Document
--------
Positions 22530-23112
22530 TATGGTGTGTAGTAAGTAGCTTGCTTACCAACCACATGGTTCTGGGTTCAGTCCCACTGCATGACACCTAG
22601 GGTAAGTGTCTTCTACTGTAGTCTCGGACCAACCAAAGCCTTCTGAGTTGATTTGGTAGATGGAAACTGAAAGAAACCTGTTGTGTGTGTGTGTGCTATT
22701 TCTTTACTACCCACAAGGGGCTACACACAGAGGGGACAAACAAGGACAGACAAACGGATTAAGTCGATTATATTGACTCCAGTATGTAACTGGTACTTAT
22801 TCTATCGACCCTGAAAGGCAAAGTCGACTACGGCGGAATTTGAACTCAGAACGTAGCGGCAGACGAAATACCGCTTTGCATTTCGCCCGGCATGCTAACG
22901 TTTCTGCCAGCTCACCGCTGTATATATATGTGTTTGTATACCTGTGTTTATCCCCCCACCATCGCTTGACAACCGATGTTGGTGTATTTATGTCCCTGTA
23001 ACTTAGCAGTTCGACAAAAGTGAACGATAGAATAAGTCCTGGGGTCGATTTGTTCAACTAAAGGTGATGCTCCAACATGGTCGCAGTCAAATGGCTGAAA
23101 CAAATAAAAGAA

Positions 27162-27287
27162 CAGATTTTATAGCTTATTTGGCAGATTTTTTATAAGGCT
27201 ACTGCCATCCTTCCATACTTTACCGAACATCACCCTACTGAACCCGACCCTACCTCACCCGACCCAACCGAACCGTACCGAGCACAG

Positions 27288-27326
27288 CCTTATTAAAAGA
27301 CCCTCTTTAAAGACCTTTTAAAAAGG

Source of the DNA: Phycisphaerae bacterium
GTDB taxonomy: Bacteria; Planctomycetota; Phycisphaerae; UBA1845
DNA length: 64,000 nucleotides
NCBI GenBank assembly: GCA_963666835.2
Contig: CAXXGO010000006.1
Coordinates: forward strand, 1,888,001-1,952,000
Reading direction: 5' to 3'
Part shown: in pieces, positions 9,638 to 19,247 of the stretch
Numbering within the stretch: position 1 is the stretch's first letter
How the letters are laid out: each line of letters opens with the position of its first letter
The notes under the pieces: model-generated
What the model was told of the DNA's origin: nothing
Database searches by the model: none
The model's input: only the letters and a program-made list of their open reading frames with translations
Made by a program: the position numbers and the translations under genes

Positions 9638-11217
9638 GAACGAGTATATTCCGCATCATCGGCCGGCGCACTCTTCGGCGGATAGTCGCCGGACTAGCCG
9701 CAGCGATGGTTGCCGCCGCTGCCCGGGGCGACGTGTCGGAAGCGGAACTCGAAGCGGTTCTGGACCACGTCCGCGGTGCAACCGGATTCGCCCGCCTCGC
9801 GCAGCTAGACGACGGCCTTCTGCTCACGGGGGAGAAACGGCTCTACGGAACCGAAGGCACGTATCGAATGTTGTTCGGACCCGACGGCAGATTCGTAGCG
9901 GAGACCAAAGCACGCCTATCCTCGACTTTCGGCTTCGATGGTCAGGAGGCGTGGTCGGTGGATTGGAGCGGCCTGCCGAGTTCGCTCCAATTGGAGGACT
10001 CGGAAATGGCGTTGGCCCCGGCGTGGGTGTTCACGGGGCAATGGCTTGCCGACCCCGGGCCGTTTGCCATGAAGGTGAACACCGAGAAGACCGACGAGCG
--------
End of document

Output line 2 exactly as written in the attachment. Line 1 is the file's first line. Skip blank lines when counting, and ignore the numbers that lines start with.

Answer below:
22530 TATGGTGTGTAGTAAGTAGCTTGCTTACCAACCACATGGTTCTGGGTTCAGTCCCACTGCATGACACCTAG